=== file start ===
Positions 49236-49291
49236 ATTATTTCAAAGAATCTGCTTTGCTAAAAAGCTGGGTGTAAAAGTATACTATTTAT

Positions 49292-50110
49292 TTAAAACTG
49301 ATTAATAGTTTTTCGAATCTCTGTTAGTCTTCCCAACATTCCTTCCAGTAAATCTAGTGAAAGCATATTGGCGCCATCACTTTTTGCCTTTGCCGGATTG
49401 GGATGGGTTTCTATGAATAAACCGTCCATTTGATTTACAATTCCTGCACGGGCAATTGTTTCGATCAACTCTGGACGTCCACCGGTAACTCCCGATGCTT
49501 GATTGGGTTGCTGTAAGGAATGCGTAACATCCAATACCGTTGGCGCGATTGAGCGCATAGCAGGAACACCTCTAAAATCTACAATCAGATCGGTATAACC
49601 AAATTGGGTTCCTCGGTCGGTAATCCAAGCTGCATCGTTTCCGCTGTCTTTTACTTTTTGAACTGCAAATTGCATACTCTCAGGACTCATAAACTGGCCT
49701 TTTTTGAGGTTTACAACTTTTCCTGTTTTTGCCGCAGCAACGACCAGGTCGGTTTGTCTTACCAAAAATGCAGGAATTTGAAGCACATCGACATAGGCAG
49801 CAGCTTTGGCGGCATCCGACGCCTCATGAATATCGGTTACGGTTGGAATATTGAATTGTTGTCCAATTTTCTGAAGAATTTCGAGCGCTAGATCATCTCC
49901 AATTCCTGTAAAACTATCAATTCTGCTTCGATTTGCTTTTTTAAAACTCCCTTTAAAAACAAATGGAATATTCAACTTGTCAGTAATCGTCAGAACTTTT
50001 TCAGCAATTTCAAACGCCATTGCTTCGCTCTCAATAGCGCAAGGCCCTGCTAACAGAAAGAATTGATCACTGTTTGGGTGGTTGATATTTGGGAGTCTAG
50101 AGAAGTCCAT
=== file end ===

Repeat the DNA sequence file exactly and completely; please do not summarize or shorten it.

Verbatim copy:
Positions 49236-49291
49236 ATTATTTCAAAGAATCTGCTTTGCTAAAAAGCTGGGTGTAAAAGTATACTATTTAT

Positions 49292-50110
49292 TTAAAACTG
49301 ATTAATAGTTTTTCGAATCTCTGTTAGTCTTCCCAACATTCCTTCCAGTAAATCTAGTGAAAGCATATTGGCGCCATCACTTTTTGCCTTTGCCGGATTG
49401 GGATGGGTTTCTATGAATAAACCGTCCATTTGATTTACAATTCCTGCACGGGCAATTGTTTCGATCAACTCTGGACGTCCACCGGTAACTCCCGATGCTT
49501 GATTGGGTTGCTGTAAGGAATGCGTAACATCCAATACCGTTGGCGCGATTGAGCGCATAGCAGGAACACCTCTAAAATCTACAATCAGATCGGTATAACC
49601 AAATTGGGTTCCTCGGTCGGTAATCCAAGCTGCATCGTTTCCGCTGTCTTTTACTTTTTGAACTGCAAATTGCATACTCTCAGGACTCATAAACTGGCCT
49701 TTTTTGAGGTTTACAACTTTTCCTGTTTTTGCCGCAGCAACGACCAGGTCGGTTTGTCTTACCAAAAATGCAGGAATTTGAAGCACATCGACATAGGCAG
49801 CAGCTTTGGCGGCATCCGACGCCTCATGAATATCGGTTACGGTTGGAATATTGAATTGTTGTCCAATTTTCTGAAGAATTTCGAGCGCTAGATCATCTCC
49901 AATTCCTGTAAAACTATCAATTCTGCTTCGATTTGCTTTTTTAAAACTCCCTTTAAAAACAAATGGAATATTCAACTTGTCAGTAATCGTCAGAACTTTT
50001 TCAGCAATTTCAAACGCCATTGCTTCGCTCTCAATAGCGCAAGGCCCTGCTAACAGAAAGAATTGATCACTGTTTGGGTGGTTGATATTTGGGAGTCTAG
50101 AGAAGTCCAT